The crackdown on illegal mobile phone use is still being undermined by drivers flouting the law in Burton and South Derbyshire, police have revealed.
On March 1, tougher penalties came into force for drivers caught using their phone behind the wheel, but it seems that many motorists seem undeterred by the punishments, because they do not believe they will be caught, according to car insurance and breakdown service RAC.
Derbyshire Police are still making arrests for people using the handheld devices with 112 offences of mobile phone use being recorded in the county between March 1 this year and July 31.
In total 2,482 mobile phone offences were recorded by the force between January 1, 2014 and April 30 this year.
Campaigns to generate awareness about the new laws resulted in 25 mobile use offences in January and 65 offences in March, two of which were new drivers who had their licences revoked.
Figures obtained by the Press Association revealed that more than 200 drivers a day were caught using their mobile phones illegally in the four weeks after the changes took effect, which is equivalent to one every seven minutes.
RAC spokesman Rod Dennis said: "Drivers tell us there are not enough police on the roads enforcing driving laws, so inevitably there will be concern that people are getting away with breaking them.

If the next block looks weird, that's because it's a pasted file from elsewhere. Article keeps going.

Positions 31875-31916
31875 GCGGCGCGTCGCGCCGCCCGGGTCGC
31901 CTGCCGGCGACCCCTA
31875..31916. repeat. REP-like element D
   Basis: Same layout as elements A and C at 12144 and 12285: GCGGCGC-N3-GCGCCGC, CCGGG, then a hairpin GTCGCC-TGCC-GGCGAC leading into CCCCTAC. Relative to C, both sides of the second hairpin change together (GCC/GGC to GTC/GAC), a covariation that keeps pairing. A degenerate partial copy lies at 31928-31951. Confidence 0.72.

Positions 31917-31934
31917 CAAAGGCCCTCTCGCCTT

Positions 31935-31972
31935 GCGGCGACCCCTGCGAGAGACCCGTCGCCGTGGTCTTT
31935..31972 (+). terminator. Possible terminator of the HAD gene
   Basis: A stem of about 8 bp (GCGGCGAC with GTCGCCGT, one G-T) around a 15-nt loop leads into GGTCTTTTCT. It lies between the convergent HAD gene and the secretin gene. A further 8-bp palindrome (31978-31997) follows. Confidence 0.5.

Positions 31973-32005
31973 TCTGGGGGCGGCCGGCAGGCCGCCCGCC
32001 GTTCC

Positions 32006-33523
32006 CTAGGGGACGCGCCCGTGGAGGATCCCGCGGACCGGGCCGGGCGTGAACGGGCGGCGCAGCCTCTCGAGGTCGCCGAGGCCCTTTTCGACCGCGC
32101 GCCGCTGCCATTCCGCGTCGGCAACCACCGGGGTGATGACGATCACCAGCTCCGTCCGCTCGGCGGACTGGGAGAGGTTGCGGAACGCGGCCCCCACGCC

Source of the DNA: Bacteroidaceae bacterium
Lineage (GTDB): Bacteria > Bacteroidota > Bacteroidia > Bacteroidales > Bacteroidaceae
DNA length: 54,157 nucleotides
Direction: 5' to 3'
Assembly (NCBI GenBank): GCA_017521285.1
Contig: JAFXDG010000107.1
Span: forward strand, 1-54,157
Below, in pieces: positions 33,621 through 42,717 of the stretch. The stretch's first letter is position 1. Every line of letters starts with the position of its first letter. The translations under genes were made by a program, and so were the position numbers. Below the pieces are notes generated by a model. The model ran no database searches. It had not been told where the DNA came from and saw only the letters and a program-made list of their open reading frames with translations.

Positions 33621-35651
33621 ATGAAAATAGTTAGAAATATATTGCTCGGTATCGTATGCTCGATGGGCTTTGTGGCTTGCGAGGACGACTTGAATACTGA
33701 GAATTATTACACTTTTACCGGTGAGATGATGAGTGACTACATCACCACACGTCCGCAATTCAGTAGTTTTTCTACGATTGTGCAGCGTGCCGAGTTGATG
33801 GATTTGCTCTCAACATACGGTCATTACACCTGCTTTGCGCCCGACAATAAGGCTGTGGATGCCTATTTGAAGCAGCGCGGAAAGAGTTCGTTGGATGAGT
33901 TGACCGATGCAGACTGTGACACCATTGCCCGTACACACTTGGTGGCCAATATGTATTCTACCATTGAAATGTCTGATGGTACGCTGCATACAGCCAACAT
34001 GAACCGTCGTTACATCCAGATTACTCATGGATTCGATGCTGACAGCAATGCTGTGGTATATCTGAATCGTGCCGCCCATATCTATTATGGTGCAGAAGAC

"Illegal mobile phone use at the wheel has been a growing problem in the UK and those that persist in breaking the law need to know there is a real threat of getting caught.
"We welcomed the tougher penalties that came in earlier this year, but to be effective they must be backed up by rigorous enforcement."
Mr Dennis said stretched police forces were "doing their best under difficult circumstances" but warned that the reduction in dedicated roads police officers "risks allowing the epidemic of using a hand-held phone at the wheel to continue or even worsen".
He added: "The public is entitled to question whether the Government is allocating enough resources to keeping our roads safe."
Drivers who fall foul of the rules face receiving six points on their licence and a £200 fine – which is up from the previous penalty of three penalty points and a £100 fine.